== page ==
Ziad Amro (1995 Fulbright Foreign Student to San Francisco State University)
Mr. Amro, who is blind, is a leading disability rights activist and chair of the Palestine Association of Visually Impaired Persons (PAVIP). He has drafted language mandating the inclusion of disabled persons, accommodations, and protection of their rights within the Palestinian Ministry of Education and Higher Education’s bylaws. He has also worked closely with the United Nations on advancing the rights of people with disabilities more broadly throughout the Middle East and North Africa.
“Throughout my Fulbright, in addition to building knowledge in the field of social work, I enhanced my understanding on a personal level. I learned that “eye” vision loss does not cause “life” loss. I also learned that diversity has numerous forms and benefits; it enriches societies and a nation's prosperity and values. Furthermore, I discovered that I could achieve whatever I wanted as long as I believed in the value for humanity.”
The United States-India Educational Foundation (USIEF) offers educational advising, fellowship support, and the facilitation of academic dialogue between the United States and India. Since its founding in 1950 as the United States Educational Foundation in India (USEFI), the organization has awarded approximately 20,000 Fulbright, Fulbright-Nehru, and other prestigious scholarships in almost every academic discipline. USIEF has supported outstanding leaders including Vikram Seth, an award-winning Indian novelist; Purnima Mane, reproductive health expert and former president and CEO of Pathfinder International; and Tejendra Khanna, former Lieutenant Governor of Delhi.
In 2008, the organization adopted a new name: the United States-India Educational Foundation. This name signals a new identity, a “commitment from the Government of India to join the United States as an equal partner in the funding and governance of the Fulbright Program and also reflects the true bi-national nature of the program,” says Adam J. Grotsky, the Executive Director of the United States-India Educational Foundation.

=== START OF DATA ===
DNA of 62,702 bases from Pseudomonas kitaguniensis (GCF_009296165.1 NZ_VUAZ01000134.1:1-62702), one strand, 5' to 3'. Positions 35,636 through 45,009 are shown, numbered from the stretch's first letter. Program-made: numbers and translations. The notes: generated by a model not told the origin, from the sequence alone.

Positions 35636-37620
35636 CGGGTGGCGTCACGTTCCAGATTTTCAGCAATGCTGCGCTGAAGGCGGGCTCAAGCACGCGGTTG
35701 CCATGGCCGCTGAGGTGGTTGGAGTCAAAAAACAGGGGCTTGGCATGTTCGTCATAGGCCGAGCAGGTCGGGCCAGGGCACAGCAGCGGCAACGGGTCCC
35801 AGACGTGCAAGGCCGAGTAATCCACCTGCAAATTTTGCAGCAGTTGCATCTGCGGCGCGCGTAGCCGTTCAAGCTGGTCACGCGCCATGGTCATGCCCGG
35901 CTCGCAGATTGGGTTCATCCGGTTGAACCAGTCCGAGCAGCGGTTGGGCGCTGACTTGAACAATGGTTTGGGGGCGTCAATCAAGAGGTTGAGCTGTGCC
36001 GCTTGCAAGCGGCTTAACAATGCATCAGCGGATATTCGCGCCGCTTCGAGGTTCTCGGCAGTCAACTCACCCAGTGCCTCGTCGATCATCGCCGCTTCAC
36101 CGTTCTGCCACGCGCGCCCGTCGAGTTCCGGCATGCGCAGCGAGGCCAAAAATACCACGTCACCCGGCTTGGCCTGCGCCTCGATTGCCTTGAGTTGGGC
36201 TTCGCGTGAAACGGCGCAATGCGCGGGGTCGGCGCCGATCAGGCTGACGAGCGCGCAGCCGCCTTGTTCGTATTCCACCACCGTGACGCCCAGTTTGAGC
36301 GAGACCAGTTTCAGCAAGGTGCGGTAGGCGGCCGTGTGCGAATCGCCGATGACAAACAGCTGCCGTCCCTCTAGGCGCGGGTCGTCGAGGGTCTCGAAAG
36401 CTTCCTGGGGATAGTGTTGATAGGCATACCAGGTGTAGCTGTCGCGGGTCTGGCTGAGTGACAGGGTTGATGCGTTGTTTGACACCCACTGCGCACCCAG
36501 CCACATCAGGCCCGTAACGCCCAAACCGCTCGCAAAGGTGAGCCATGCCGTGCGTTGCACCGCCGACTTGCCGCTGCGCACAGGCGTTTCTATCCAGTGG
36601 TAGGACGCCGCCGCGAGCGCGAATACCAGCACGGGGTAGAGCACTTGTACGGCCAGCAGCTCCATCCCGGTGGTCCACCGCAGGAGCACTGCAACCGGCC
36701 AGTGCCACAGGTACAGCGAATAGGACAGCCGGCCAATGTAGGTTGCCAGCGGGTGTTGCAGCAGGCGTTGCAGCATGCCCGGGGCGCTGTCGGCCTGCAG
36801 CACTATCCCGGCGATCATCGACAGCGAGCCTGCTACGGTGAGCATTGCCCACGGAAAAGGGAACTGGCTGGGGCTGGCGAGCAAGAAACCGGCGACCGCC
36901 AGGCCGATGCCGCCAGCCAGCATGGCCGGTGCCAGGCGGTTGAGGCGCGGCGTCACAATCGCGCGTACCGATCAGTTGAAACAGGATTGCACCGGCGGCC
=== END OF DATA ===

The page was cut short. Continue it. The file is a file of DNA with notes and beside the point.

“It is a privilege to spearhead the largest Fulbright Scholar Program in the world. While merit is the prime criteria for selection, the United States-India Educational Foundation has implemented a multi-pronged approach to bolster candidate diversity through extensive and targeted outreach and promotion of the Fulbright Program in underserved regions of India, at minority serving institutions, and at academic forums like the Women’s Science Congress. As a result, the Fulbrighters from India represent the great diversity of this country, with about 18% coming from underserved regions, 13% from religious minority groups, and with 50% of our fellows being women.” -- Adam J. Grotsky, Executive Director of the United States-India Educational Foundation
Since its founding in 1956, Fulbright Peru has awarded more than 2,000 scholarships to Peruvian citizens and more than 1,200 scholarships to U.S. citizens to study, teach, and conduct research. Fulbright Peru has supported outstanding leaders, including Beatriz Merino, the first female Prime Minister of Peru; Francisco Sagasti, interim president of Peru; and Jaime Saavedra, Global Director of Education at The World Bank.
“Diversity and inclusion are top priorities for the Commission in Peru, and we have made several changes to the way we conduct outreach activities and manage selection processes. Now, not only do we appreciate the skills and achievements of our candidates but recognize the challenges they had to face to become who they are. This change has led to an increase of candidates from diverse backgrounds and life paths, bringing with them innovative solutions and an enormous potential to contribute.
International education can be life-changing for individuals who are willing and able to break the glass ceiling that affects communities. As such, carrying out activities as part of the Fulbright Program to Peru offers grantees an opportunity to rethink what ties us together as a society, how we encounter difficulties, and explore possibilities to innovate and inspire. The U.S.- Peru cooperation has funded several initiatives leading to support vulnerable communities and has shown its commitment to shared values and advancing an agenda for education and mutual understanding.” -- Dr. Laura Balbuena, Executive Director of Fulbright Peru
Dig deep into the University of Arkansas’ University Libraries Digital Collection, which includes photographs, binational commission agreements, and reports from the United States and around the world.
Photo credits: Bureau of Educational and Cultural Affairs Historical Collection (MC 468), box 342, Special Collections, University of Arkansas Libraries, Fayetteville.